The species–area relationship in ant ecology

Leo Ohyama, Robert D. Holt, Tom Matthews, Andrea Lucky

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Abstract

Aim: The positive relationship between species richness and area—the species–area relationship (SAR)—is a key principle in ecology. Previous studies show large variation in the SAR across taxa collectively indicating the necessity of a taxon-focused approach to accurately evaluate biodiversity scaling patterns. Ants are ideal for this given their global distribution and role in ecosystem functioning. Using data from insular ant communities, this study quantified and investigated various attributes of ant SARs and reviewed the SAR literature for ant faunas, world-wide, to identify specific areas for improvement.

Location: Islands around the world.

Taxon: Ants (Hymenoptera: Formicidae).

Methods: We aggregated data on species richness and island characteristics from previous studies on ant SARs to evaluate effects of climate, biogeographic realm, and latitude on slope values from these studies. A multimodel inference approach was used to determine the form of the different SARs, and whether there were any differences between mainland and insular SARs. We also assessed differences between mainland and insular SAR slopes and intercepts. To seek a general slope coefficient for ants, we used a mixed-effect model. Finally, we tested for potential thresholds in the global insular SAR using piecewise regression models.

Results: There was a negative relationship between SAR slopes and precipitation in both mainland and insular SARs, while SAR slopes and intercept values were higher in mainland compared to insular systems. Strong evidence of thresholds emerged in the global insular SAR. Finally, a general slope of 0.16 was observed for insular systems, which is lower than found in previous studies.

Main Conclusions: A taxon-focused approach proves to showcase unexpected patterns in the SAR. Ant diversity increases faster across area in mainland areas compared to true islands. The influences of climate and biogeographic realms on the ant SAR warrant deeper study. Our review highlights knowledge gaps in the ant SAR that also extend to other taxa, such as the effects of nonnative species on the SAR.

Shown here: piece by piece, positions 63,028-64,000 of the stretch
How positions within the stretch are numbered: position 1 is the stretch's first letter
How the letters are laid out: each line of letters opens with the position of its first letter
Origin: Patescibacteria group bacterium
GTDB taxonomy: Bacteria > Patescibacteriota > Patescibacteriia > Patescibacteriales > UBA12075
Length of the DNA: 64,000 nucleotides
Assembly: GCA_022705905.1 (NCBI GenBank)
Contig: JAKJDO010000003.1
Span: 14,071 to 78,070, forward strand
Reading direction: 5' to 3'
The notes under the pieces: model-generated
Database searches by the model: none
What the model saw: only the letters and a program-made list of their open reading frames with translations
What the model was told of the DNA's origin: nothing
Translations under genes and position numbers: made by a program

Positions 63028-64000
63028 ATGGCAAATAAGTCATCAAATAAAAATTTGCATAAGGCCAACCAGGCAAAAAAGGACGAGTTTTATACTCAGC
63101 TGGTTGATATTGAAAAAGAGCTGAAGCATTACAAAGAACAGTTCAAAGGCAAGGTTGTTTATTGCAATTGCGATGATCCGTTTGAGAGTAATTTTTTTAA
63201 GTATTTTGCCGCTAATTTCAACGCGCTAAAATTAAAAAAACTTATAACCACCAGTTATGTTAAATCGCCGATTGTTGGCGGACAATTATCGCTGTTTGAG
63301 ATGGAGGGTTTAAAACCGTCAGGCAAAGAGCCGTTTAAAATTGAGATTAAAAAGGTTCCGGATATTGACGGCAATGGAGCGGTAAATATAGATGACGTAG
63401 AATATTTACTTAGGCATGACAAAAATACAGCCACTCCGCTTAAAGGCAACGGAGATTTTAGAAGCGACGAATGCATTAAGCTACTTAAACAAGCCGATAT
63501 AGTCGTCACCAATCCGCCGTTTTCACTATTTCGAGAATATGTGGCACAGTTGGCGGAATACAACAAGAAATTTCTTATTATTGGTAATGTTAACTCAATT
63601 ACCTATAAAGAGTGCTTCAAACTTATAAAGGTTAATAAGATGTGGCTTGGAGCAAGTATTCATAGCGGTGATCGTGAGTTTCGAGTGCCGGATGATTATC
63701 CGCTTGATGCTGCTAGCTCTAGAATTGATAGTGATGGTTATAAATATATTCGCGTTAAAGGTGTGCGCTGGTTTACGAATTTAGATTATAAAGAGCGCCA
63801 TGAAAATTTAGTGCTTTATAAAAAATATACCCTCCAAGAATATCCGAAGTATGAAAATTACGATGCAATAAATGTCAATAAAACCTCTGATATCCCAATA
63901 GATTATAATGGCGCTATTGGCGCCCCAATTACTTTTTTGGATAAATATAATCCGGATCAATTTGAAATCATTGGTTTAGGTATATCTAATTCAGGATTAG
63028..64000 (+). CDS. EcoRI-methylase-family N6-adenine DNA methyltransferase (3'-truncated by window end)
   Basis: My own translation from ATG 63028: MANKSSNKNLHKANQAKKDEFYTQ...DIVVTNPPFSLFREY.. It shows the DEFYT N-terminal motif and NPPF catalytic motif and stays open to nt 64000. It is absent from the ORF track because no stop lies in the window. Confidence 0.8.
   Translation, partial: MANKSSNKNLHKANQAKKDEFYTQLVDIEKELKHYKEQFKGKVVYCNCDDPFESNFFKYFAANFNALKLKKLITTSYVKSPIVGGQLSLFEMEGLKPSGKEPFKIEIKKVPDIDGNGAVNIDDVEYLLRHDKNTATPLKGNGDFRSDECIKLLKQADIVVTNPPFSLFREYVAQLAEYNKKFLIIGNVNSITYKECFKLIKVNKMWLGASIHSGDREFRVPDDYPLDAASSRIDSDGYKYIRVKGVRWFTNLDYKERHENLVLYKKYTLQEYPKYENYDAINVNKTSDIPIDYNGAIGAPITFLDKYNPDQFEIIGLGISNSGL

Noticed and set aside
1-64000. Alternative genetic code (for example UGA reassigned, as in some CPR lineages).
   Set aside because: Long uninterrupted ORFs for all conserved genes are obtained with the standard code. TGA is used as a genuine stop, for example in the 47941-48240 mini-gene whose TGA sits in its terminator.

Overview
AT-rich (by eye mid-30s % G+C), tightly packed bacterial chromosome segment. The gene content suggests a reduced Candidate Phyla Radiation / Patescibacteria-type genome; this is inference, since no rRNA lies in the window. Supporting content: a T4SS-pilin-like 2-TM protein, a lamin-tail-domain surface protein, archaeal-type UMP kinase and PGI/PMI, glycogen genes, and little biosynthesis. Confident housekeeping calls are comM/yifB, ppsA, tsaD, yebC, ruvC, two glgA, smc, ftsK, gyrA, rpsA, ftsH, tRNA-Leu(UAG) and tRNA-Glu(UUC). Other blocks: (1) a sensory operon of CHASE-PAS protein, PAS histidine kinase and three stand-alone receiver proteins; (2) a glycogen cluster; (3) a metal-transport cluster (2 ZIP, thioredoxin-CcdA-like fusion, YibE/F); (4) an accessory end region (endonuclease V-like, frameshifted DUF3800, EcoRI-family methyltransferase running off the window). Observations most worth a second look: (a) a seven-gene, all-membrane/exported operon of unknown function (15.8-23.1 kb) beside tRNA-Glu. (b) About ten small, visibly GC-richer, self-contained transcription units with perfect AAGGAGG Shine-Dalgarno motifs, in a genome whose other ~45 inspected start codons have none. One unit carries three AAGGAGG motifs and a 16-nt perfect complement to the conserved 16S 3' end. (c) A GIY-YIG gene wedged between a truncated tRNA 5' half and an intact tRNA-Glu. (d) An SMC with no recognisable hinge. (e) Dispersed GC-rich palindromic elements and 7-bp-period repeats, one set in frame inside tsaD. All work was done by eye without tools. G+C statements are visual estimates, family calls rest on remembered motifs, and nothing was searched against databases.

Original languageEnglish
Pages (from-to)1824-1841
Number of pages18
JournalJournal of Biogeography
Volume48
Issue number8
Early online date2 Jun 2021
DOIs
Publication statusE-pub ahead of print - 2 Jun 2021

Bibliographical note

Funding Information:
We thank David G. Jenkins for consultation on analyses and discussion, Phil Hahn for feedback on the working drafts, Juan D. Bogota for discussion, James Wetterer for sharing unpublished and original data, and Heraldo Vasconcelos for sharing original data. We thank the editor, Leonardo Dapporto, François Rigal, and one anonymous reviewer for providing constructive feedback that helped improve this study. LO was supported by a University of Florida Graduate School Funding Award and a University of Florida Biodiversity Institute Fellowship. RDH thanks the University of Florida Foundation for its support. This work was supported by the USDA National Institute of Food and Agriculture, McIntire Stennis project 10111529. No permits were required for this research.

Publisher Copyright:
© 2021 John Wiley & Sons Ltd

Keywords

  • ants
  • biodiversity
  • fragmentation
  • invasive species
  • island biogeography
  • islands
  • species–area relationship

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